– Many commercial vendors with packages differing in model form, objective
function form, etc.
– Sound theory and experience
• Challenges are
– Simplifying the model development process
• plant testing & system identification
• nonlinear model development
– State Estimation
• Lack of sensors for key variables
– Reducing computational complexity
• approximate solutions, preferably with some guaranteed properties
– Better management of “uncertainty”
• creating models with uncertainty information (e.g., stochastic model)
• on-line estimation of parameters / states
• “robust” solution of optimization
FCCU Debutanizer

~20% under
capacity
Debutanizer Diagram

PC
190 lb
Pressure 160 F
Fan
PCT
To Deethanizer
Reflux
Pre-Heater
From Stripper TC
Feed
TC
Flooding Tray 20 Temp.

TC
400 F

## RVP Slurry Pump Around

Gasoline to blending
Process Limitation

Operation Problems:
-- over design capacity.

• Flooding
-- usually jet flooding, causing very poor separation.

## • Lack of Overhead Fan Cooling

-- especially in summer.
Consequences:
• High RVP, giving away Octane Number
• High OVHD C5, causing problems at Alky.
Control Objectives

Constrained Control:

## • Preventing safety valve from relieving

• Keep the tower from flooding
• Keep RVP lower than its target.

Regulatory Control:
• Regulate OVHD PCT or C5 at spec.
• Rejecting disturbance not through slurry, if possible.
Real-Time Optimization

Optimization Objectives:

## While maintaining PCT, RVP on their specifications

• Minimizing energy consumed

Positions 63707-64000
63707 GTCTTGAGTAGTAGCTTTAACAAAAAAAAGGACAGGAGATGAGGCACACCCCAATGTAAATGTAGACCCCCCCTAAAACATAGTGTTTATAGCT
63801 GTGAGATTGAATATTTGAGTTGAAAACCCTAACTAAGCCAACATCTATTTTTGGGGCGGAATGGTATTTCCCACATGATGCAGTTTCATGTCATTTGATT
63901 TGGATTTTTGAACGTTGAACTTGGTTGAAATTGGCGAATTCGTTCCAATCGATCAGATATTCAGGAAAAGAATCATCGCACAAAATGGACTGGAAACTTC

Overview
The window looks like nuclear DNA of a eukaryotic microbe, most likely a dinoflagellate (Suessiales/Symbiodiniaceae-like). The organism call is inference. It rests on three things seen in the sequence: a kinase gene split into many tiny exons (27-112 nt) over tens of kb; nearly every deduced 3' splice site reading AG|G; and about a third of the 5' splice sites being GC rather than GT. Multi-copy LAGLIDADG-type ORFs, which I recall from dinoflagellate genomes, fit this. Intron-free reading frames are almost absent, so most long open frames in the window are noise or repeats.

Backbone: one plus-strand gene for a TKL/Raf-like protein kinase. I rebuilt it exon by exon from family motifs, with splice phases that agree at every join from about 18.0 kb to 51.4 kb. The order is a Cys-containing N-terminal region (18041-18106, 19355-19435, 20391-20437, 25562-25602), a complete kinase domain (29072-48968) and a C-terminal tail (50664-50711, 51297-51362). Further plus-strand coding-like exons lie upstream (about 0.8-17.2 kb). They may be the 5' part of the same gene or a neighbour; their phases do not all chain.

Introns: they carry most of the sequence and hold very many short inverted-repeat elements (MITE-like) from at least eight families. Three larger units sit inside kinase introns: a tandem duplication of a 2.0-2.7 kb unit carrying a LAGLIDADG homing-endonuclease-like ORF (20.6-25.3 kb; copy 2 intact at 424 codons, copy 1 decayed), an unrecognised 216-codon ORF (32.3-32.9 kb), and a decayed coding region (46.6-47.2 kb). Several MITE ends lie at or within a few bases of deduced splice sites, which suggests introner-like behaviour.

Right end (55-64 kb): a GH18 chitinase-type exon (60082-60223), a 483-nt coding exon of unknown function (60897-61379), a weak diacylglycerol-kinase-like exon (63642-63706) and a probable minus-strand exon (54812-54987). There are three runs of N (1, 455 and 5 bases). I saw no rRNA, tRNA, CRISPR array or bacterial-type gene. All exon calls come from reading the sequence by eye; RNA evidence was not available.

• Maximizing separation efficiency.
MPC Configuration

Controlled Manipulated
PCT OVHD Pressure
Fan R-PID Fan Output
RVP Internal Reflux
Diff. Pressure MPC R-PID Reflux
Feed Temp. Pre-heater By-Pass
Pre-heater By-Pass
Tray 20 Temp.
OVHD C5 % Reboiler By-Pass
Reboiler By-Pass
Disturbances
Feed
Stripper Bottom Temp.
MPC’s MV Moves

## Optimal Point Reached

200

180

160
Pressure (lb)
140

120
Feed-heater by-pass
100

80

60
Reboiler by-pass
40

20 Reflux
0
0 500 1000 1500 2000 2500 3000
minute
Reflux vs. Feed

32

30

28 Feed
26

24 An indication
22 that separation
efficiency
20
increased.
18

16 Reflux
14

12
0 500 1000 1500 2000 2500 3000
minute
Reflux-to-Feed Ratio

0.54

0.52

0.5

0.48

Handling Flood
0.46

0.44

0.42
0 500 1000 1500 2000 2500 3000
minute
Handling Flood

3.2

3
Potential Flooding
2.8

2.6

2.4
Differential
Pressure 2.2
Across Tower 2

1.8

1.6

1.4

1.2
0 500 1000 1500 2000 2500 3000
minute
Product Spec's

180

160

120

100

80

60

40

## 20 Bottom Reid Vapor Pressure (RVP)

0
0 500 1000 1500 2000 2500 3000
minute
MPC Operation Overview